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August 10, 2021

List of outrageous airline fees continues to grow

Although booking an airline over the Internet is often easier, sometimes we just need to hear a human voice on the other end of the phone. But a $15 to $35 charge to arrange your flight through an agent?

Come on.

Looking for ways to squeeze out more revenue — without scaring off customers by raising fares — airlines have begun charging for the most basic amenities.

Here are a few of the fees that have been branded the most outrageous — either because they seem out of proportion to the service rendered or because they’re really thinly-disguised subsidies for airlines’ operational flaws.

* Ticket change

* Standby travel

* Phone reservation

* Exit row seating

* Peak travel surcharge

* First and second bag surcharge

* Carry on bag charge

* Curbside check in

* Washroom use

* Pillows and blankets

* Unaccompanied minors

What does all this add up to? The amount of hidden fees charged to a typical traveler with two bags ranged from 21% to 153% of the price of the base fare, according to recent analysis from the Consumer Travel Alliance.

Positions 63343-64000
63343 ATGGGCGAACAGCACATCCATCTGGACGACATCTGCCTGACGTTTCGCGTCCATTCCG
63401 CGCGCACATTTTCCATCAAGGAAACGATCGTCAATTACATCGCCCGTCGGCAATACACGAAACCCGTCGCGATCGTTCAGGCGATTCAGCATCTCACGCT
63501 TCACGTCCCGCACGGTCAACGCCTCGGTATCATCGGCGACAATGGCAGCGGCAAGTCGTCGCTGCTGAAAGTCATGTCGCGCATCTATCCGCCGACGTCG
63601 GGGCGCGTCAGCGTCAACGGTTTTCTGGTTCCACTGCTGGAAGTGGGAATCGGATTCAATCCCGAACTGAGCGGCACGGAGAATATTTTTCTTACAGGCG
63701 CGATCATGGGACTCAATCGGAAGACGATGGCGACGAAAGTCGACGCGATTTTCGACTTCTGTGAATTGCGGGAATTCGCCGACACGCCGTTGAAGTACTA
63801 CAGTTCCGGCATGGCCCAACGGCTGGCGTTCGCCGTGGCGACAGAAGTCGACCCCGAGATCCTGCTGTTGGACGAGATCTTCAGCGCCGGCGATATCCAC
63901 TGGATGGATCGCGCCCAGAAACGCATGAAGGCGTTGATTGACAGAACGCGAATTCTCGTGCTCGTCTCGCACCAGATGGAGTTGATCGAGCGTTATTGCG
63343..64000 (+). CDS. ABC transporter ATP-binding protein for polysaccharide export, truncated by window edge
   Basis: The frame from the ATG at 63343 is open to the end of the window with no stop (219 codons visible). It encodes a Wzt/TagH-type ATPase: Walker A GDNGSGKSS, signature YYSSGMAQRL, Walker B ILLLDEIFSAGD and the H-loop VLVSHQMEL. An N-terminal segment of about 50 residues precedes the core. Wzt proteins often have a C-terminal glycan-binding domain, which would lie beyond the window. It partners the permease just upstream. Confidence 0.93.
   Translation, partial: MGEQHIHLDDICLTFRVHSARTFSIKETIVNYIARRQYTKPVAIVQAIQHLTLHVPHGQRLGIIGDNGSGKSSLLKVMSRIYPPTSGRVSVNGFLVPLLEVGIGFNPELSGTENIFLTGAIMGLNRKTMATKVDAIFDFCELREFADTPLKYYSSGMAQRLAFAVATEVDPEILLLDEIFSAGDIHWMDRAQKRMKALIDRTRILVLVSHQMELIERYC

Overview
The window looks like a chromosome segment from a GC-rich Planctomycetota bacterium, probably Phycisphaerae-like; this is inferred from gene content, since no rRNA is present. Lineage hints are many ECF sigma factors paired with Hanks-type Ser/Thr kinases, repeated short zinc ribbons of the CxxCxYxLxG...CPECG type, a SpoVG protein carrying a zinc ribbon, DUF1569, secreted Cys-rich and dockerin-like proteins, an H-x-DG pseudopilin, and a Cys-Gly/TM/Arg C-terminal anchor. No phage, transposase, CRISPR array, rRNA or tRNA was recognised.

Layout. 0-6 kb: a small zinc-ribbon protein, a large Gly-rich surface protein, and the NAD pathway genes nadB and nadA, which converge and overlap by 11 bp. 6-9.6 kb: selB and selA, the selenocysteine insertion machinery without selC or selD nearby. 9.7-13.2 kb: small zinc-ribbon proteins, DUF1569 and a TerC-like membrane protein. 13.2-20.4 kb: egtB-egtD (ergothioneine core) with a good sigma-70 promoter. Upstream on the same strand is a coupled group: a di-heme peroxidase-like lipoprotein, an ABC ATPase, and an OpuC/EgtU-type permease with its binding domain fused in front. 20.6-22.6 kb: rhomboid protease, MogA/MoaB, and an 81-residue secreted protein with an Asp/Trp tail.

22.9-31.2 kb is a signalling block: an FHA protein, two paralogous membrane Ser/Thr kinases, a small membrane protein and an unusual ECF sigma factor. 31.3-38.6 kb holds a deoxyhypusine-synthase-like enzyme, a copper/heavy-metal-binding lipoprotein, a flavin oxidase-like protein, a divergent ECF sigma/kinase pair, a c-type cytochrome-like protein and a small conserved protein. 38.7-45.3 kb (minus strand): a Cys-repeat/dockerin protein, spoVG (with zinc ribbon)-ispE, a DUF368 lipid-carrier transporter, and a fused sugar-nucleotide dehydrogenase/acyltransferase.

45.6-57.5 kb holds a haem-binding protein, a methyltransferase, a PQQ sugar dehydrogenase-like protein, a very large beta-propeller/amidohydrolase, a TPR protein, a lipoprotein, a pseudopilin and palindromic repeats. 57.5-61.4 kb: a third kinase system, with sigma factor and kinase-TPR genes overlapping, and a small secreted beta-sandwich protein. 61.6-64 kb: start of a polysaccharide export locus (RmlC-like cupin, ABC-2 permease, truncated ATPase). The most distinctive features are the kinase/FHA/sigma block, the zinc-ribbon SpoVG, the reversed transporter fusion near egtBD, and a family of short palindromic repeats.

What’s next? How about a fee for bringing food aboard? Or a few bucks for asking to move to an empty seat after the plane takes off?

If you're confused about airline fees and would like to make some comparisons, have a look at SmarterTravel’s Airline Fees: The Ultimate Guide. You'll find a one-stop reference chart for every major airline fee from every major U.S. carrier and some Canadian ones to boot.

Which do you see as the worst airline fee going? Have we missed any? Have you found any way around them?

By Gordon Powers, MSN Money



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Gordon PowersGordon Powers

A long-time fund company executive, Gordon Powers now heads up the Affinity Group, a financial services consulting firm. Gordon was a personal finance columnist for the Globe & Mail for many years, has taught retirement planning...

James HaversJames Havers

James is the senior editor of MSN Money living in Toronto. He has worked for the Nikkei Shimbun (Tokyo),,, Canadian Business and other publications. Havers turned to journalism after teaching overseas.

Jason BucklandJason Buckland

The modern-day MC Hammer of money, Jason can often be seen spending cash that isn’t his with the efficiency of a Wilt Chamberlain first date. After cutting his teeth as a reporter for the Toronto Sun, he joined the MSN Money team with...